AOL CEO Tim Armstrong Failed PR 101

Today in CEOs Behaving Badly: We understand why AOL chief Tim Armstrong was a little upset at the unfortunate struggles of Patch, his well-meaning $300 million experiment in hyper-local news content. He promised AOL that the venture would turn a profit by year’s end, and in order to bring this about he seemingly had no choice but to fire hundreds of the writers, editors, and managers at more than 400 individual Patch sites around the country.

But this hardly excuses the commission of a cardinal PR sin: letting his temper get away with him during a 1,000-strong conference call and firing an employee for taking a photo during his speech. It was mild as outbursts go, but it was recorded for the ages and distributed to every media outlet around.

This wasn’t just any employee, by the way; it was Patch’s creative director Abel Lenz. The fact that such a Trump-worthy incident was terrible PR should be obvious to all, but we’ll go into a bit more detail:

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Roll Call: W2O, AOL, Clear Channel Outdoor Americas, Metropolitan Group

Suzanne Grimes was appointed president-chief operating officer of Clear Channel Outdoor Americas, effective January 1, 2013. Ms. Grimes previously served as president of the U.S. Lifestyle Communities group at Reader’s Digest Association, where she also led the Reader’s Digest business units in Canada and India. (AdAge)

AOL’s Advertising.com Group has hired B-to-B marketing veteran Allie Savarino Kline as its new chief marketing officer. Ms. Kline will join AOL early in the new year from 33Across, where she ran marketing for the social-data startup. The decision to hire Kline for this new role comes as AOL begins to treat its ad-tech business, content business, and legacy consumer-product business as three separate entities. (AdAge)

W2O will be acquiring VM Foundry, a 15-person digital agency in Austin, Texas. As part of the move, W2O is also launching W2O Digital, a center of excellence for the W2O companies. This is part of a larger commitment to using technology to make PR smarter and more effective. In addition to VM Foundry, W2o also acquired big-data firm Ravel earlier this year. (Blog)

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Roll Call: Hill+Knowlton Strategies, DEC PR, Zing, and More

Hill+Knowlton Strategies has announced that Amy McMichael Paddock, SVP and general manager of the firm’s Austin, TX office, will co-lead global client services with Vivian Lines, vice chair and co-head of client services. Paddock will work from Austin and report directly to H+K’s global chairman and CEO Jack Martin. In another shift, Bill Lauderback has also been named general manager of H+K Austin. Bill most recently worked as a senior advisor at Public Strategies, a role which allowed him to  counsel clients on strategic campaign development and execution with a particular emphasis on government relations. In his new role, he will draw on more than 25 years of senior-level experience in business management, government affairs, public policy and communications. (Release)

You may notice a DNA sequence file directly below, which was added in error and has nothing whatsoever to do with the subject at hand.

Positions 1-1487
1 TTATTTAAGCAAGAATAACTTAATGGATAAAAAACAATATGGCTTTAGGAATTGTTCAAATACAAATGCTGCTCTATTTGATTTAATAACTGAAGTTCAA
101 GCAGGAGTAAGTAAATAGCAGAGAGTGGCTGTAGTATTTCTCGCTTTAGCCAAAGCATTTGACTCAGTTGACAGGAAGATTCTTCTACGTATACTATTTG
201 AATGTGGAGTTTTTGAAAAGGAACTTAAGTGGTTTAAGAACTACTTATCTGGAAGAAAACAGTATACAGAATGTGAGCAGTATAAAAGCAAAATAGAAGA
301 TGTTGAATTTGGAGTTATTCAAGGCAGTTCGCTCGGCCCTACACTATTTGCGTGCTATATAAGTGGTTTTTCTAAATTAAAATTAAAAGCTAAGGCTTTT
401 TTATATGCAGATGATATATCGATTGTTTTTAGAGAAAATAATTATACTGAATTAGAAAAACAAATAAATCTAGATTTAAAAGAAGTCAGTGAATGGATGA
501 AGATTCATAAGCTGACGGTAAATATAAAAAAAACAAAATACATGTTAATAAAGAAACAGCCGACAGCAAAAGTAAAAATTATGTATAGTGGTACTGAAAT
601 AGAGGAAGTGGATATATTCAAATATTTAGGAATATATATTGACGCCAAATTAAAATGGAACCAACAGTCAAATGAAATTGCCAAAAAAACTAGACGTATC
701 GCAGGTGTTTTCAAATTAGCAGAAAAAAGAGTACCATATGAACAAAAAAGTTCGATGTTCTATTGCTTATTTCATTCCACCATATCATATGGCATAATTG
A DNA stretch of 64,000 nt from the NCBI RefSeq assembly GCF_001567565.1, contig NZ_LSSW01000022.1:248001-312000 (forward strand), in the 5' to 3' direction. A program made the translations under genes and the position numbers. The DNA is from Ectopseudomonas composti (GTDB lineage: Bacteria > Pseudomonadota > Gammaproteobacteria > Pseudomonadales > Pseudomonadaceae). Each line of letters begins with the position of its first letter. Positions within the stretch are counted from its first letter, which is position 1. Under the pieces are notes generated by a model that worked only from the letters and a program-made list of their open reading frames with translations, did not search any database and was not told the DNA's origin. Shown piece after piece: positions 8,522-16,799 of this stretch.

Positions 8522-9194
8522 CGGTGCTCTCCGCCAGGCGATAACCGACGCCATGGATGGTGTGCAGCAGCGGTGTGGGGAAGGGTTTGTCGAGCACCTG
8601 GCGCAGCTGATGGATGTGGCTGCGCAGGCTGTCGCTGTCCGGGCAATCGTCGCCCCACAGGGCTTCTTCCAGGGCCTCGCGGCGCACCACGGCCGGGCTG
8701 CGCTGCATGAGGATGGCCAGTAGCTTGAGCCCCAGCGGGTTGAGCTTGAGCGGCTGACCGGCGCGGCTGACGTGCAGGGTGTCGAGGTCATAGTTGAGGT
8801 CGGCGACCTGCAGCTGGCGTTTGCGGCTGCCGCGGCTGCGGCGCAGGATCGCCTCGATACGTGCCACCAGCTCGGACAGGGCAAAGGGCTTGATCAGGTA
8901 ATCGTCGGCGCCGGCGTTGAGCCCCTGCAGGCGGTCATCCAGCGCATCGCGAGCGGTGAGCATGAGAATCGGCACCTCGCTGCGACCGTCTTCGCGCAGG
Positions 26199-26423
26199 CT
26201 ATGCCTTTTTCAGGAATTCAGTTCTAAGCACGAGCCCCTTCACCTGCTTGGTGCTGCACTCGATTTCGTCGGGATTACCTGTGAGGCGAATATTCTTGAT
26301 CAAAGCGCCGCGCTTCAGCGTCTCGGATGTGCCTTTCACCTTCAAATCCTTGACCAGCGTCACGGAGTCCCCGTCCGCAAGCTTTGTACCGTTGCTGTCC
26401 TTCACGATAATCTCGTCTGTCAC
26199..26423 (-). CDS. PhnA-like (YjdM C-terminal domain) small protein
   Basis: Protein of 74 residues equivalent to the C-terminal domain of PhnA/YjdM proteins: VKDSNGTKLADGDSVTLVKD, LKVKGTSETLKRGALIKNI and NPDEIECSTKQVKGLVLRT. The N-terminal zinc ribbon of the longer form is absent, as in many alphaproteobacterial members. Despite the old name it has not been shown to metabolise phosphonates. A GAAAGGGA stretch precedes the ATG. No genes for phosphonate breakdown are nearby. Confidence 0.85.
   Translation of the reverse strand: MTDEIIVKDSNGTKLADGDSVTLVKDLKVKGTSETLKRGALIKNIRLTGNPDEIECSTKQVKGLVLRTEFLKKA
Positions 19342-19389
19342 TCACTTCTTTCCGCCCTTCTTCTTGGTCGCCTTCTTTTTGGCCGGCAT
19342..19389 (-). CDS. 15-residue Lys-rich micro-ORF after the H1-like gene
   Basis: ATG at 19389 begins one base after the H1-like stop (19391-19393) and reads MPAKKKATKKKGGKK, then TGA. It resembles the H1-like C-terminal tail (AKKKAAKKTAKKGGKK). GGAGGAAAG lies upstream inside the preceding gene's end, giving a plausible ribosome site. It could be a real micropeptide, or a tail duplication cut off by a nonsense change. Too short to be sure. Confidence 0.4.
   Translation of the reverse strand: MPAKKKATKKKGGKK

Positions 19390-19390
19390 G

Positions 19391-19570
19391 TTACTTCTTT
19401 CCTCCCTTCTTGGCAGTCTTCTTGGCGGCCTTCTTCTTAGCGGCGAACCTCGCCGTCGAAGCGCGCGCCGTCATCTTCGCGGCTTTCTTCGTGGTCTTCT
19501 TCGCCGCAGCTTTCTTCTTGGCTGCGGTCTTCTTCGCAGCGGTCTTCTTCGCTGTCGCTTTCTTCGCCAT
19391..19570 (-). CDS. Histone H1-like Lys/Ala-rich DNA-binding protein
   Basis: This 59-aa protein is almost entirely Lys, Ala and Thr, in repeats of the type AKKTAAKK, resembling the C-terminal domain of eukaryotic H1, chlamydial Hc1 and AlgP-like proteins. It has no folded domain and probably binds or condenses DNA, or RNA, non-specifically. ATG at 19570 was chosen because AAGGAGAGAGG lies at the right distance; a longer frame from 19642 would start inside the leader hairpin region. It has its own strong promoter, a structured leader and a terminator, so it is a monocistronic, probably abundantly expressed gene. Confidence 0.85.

Australia’s DEC PR has named Kirsty McRae as client services director and “head of consumer.” In her new role, Kirsty will champion the provision of the highest levels of client service across the agency’s key clients and build on the agency’s successful consumer business. Kirsty has more than 10 years industry experience across consumer and corporate PR along with the attendant expertise in global and domestic market initiatives. Her client portfolio includes P&G, Unilever, Nike, Bacardi, Billabong, Danone, Premier Foods, BMW Mini and Intercontinental Hotel Group. (Release)

Zing’s two most senior executives, Robert McEwen and Preya McMahon, have created a second brand, McEwen McMahon, which will offer more corporate public relations services while Zing remains a consumer PR brand. “Zing will continue to focus on the beauty, fashion, lifestyle and entertainment work that has been its hallmark,” the two principals said in a release, “while McEwen McMahon will be more of a high-level consultancy, advising C-suite executives on internal and external reputation management issues.” (Release)

Huffington Post ad sales chief Moritz Loew has been dismissed by AOL. According to Adweek, Loew believes the dismissal was the result of a background check and an outstanding warrant from a 2003 DWI charge. A spokesperson from AOL told Adweek that “Recent information has indicated that Moritz’s hiring did not meet AOL requirements.” (Adweek)

Business Issues Aside, Patch Is a Good Addition to Your Media List

Perhaps taking a page out of Third Point’s activist investor guidebook, investment advisor Starboard Value has launched a proxy battle against AOL to get seats on the board and then push to unload local news outlet Patch.

Patch has had a lot of troubles. The latest effort to turn things around includes a restructure and cutting 20 managers. According to Forbes, “The days of AOL treating Patch like a garbage disposal for money are officially over.” So Patch, and by extension AOL, are having business model problems.

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Limbaugh Says Apology Was Sincere, Fluke Says She Doesn’t Care

Rush Limbaugh used his radio program today to reiterate his “heartfelt” apology to Sandra Fluke, the Georgetown Law student that he labeled a “prostitute” and a “slut” last week for her vocal support for covering contraception in health care plans.

Today’s show was also an opportunity to address the news that a number of advertisers have decided to pull their dollars from the program (the figure has gone from six to eight). AOL has added itself to this list.

“We have monitored the unfolding events and have determined that Mr. Limbaugh’s comments are not in line with our values. As a result we have made the decision to suspend advertising on The Rush Limbaugh Radio show,” said AOL spokesperson Maureen Sullivan.